Note: For using the UnicodeString type (the default Delphi string type), the various stream types in the Classes unit (TFileStream, TStreamReader, TStreamWriter, and so forth) are more useful, since the older file types have limited Unicode functionality, particularly the old text file type.

Procedural Types

On the Win32 platform, a procedure pointer is stored as a 32-bit pointer to the entry point of a procedure or function. A method pointer is stored as a 32-bit pointer to the entry point of a method, followed by a 32-bit pointer to an object.

Class Types

On the Win32 platform, a class-type value is stored as a 32-bit pointer to an instance of the class, which is called an object. The internal data format of an object resembles that of a record. The object's fields are stored in order of declaration as a sequence of contiguous variables. Fields are always aligned, corresponding to an unpacked record type. Any fields inherited from an ancestor class are stored before the new fields defined in the descendent class.

The first 4-byte field of every object is a pointer to the virtual method table (VMT) of the class. There is exactly one VMT per class (not one per object); distinct class types, no matter how similar, never share a VMT. VMTs are built automatically by the compiler, and are never directly manipulated by a program. Pointers to VMTs, which are automatically stored by constructor methods in the objects they create, are also never directly manipulated by a program.

The layout of a VMT is shown in the following table. At positive offsets, a VMT consists of a list of 32-bit method pointersone per user-defined virtual method in the class typein order of declaration. Each slot contains the address of the corresponding virtual method's entry point. This layout is compatible with a C++ v-table and with COM. At negative offsets, a VMT contains a number of fields that are internal to Delphi's implementation. Applications should use the methods defined in TObject to query this information, since the layout is likely to change in future implementations of the Delphi language.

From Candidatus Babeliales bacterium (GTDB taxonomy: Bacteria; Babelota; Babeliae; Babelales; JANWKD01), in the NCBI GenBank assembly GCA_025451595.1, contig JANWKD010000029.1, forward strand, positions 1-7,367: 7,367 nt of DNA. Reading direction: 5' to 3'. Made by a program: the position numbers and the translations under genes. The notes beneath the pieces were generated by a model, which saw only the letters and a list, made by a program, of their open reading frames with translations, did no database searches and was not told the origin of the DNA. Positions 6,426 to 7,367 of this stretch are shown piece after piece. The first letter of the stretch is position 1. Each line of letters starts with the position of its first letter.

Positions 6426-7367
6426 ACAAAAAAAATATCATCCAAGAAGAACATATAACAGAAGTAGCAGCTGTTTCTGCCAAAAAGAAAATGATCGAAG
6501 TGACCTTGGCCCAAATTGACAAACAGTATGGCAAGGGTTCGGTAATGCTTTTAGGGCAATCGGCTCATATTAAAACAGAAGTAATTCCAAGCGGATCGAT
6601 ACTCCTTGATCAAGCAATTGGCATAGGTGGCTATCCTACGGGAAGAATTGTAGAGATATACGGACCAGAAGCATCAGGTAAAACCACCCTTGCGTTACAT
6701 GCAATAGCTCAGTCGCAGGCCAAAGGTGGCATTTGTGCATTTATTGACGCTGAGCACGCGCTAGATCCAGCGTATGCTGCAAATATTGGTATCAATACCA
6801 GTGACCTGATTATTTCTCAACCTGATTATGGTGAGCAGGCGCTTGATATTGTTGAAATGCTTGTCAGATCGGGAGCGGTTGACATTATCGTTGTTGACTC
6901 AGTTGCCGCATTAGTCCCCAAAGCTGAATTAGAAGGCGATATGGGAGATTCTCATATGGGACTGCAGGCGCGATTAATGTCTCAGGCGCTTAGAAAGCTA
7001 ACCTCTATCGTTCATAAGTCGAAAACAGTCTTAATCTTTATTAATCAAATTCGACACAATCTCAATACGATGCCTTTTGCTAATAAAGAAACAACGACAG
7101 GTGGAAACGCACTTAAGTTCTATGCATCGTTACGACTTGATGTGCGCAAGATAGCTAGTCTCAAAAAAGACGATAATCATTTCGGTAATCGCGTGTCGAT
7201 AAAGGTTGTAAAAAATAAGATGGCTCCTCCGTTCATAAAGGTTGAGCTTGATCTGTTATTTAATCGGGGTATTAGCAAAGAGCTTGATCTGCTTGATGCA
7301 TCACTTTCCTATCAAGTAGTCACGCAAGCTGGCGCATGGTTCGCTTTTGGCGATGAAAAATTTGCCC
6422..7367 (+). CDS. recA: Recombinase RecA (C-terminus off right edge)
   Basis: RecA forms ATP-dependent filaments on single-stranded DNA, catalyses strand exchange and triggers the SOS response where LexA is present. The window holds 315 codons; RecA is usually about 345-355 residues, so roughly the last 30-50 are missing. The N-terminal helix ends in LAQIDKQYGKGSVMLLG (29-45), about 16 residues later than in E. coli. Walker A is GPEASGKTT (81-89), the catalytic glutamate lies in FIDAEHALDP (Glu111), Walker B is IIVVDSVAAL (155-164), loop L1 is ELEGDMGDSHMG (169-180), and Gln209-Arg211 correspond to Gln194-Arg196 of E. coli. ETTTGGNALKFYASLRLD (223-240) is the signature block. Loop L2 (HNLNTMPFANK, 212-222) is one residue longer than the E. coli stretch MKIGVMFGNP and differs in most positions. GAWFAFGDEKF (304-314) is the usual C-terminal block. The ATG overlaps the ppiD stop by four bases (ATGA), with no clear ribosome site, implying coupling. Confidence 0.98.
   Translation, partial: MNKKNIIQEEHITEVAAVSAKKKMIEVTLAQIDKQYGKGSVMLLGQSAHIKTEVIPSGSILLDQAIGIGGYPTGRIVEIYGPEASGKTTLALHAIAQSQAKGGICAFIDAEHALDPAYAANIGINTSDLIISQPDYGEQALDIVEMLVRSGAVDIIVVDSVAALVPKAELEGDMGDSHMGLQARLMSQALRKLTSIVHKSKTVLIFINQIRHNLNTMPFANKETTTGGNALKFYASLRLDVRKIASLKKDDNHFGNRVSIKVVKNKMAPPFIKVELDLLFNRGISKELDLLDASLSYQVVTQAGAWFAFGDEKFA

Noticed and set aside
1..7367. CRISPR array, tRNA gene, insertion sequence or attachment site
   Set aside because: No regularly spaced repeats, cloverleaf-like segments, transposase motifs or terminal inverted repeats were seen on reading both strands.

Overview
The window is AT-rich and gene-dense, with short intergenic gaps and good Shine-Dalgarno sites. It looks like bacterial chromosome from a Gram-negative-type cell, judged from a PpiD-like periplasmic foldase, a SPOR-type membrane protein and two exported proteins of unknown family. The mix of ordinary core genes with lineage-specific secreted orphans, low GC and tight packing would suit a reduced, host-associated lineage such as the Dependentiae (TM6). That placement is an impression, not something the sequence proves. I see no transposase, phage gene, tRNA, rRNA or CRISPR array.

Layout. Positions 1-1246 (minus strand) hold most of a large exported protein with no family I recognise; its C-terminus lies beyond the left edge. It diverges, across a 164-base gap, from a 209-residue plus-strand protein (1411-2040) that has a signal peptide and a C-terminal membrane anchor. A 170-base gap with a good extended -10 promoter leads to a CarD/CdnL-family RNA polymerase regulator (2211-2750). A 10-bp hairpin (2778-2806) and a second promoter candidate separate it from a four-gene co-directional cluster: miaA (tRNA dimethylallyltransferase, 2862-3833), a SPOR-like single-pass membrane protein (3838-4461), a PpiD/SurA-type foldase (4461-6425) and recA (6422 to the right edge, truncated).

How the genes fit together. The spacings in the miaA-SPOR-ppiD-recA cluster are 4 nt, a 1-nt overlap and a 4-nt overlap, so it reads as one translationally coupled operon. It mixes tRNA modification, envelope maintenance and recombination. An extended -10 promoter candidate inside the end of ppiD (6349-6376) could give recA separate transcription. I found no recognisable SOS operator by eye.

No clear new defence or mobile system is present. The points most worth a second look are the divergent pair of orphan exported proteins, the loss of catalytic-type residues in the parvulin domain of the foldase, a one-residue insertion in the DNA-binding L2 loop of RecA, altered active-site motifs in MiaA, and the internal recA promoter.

Virtual method table layout (Win32 Only)

Offset Type Description

-76

Pointer

Pointer to virtual method table (or nil)

-72

Pointer

Pointer to interface table (or nil)

-68

Pointer

Pointer to Automation information table (or nil)

-64

Pointer

Pointer to instance initialization table (or nil)

-60

Pointer

Pointer to type information table (or nil)

-56

Pointer

Pointer to field definition table (or nil)

-52

Pointer

Pointer to method definition table (or nil)

-48

Pointer

Pointer to dynamic method table (or nil)

-44

Pointer

Pointer to short string containing class name

-40

Cardinal

Instance size in bytes

-36

Pointer

Pointer to a pointer to ancestor class (or nil)

-32

Pointer

Pointer to entry point of SafecallException method (or nil)

-28

Pointer

Entry point of AfterConstruction method

-24

Pointer

Entry point of BeforeDestruction method

-20

Pointer

Entry point of Dispatch method

-16

Pointer

Entry point of DefaultHandler method

-12

Pointer

Entry point of NewInstance method

-8

Pointer

Entry point of FreeInstance method

-4

Pointer

Entry point of Destroy destructor

0

Pointer

Entry point of first user-defined virtual method

4

Pointer

Entry point of second user-defined virtual method

Class Reference Types

On the Win32 platform, a class-reference value is stored as a 32-bit pointer to the virtual method table (VMT) of a class.

Variant Types

The following discussion of the internal layout of variant types applies to the Win32 platform only. Variants rely on boxing and unboxing of data into an object wrapper, as well as Delphi helper classes to implement the variant-related RTL functions.

On the Win32 platform, a variant is stored as a 16-byte record that contains a type code and a value (or a reference to a value) of the type given by the code. The System and Variants units define constants and types for variants.

The TVarData type represents the internal structure of a Variant variable (on Windows, this is identical to the Variant type used by COM and the Win32 API). The TVarData type can be used in typecasts of Variant variables to access the internal structure of a variable. The TVarData record contains the following fields:

  • VType contains the type code of the variant in the lower 12 bits (the bits defined by the varTypeMask constant). In addition, the varArray bit may be set to indicate that the variant is an array, and the varByRef bit may be set to indicate that the variant contains a reference as opposed to a value.
  • The Reserved1, Reserved2, and Reserved3 fields are unused.

The contents of the remaining 8 bytes of a TVarData record depend on the VType field as follows:

  • If neither the varArray nor the varByRef bits are set, the variant contains a value of the given type.
  • If the varArray bit is set, the variant contains a pointer to a TVarArray structure that defines an array. The type of each array element is given by the varTypeMask bits in the VType field.
  • If the varByRef bit is set, the variant contains a reference to a value of the type given by the varTypeMask and varArray bits in the VType field.

The varString type code is private. Variants containing a varString value should never be passed to a non-Delphi function. On Win32, Delphi's Automation support automatically converts varString variants to varOleStr variants before passing them as parameters to external functions.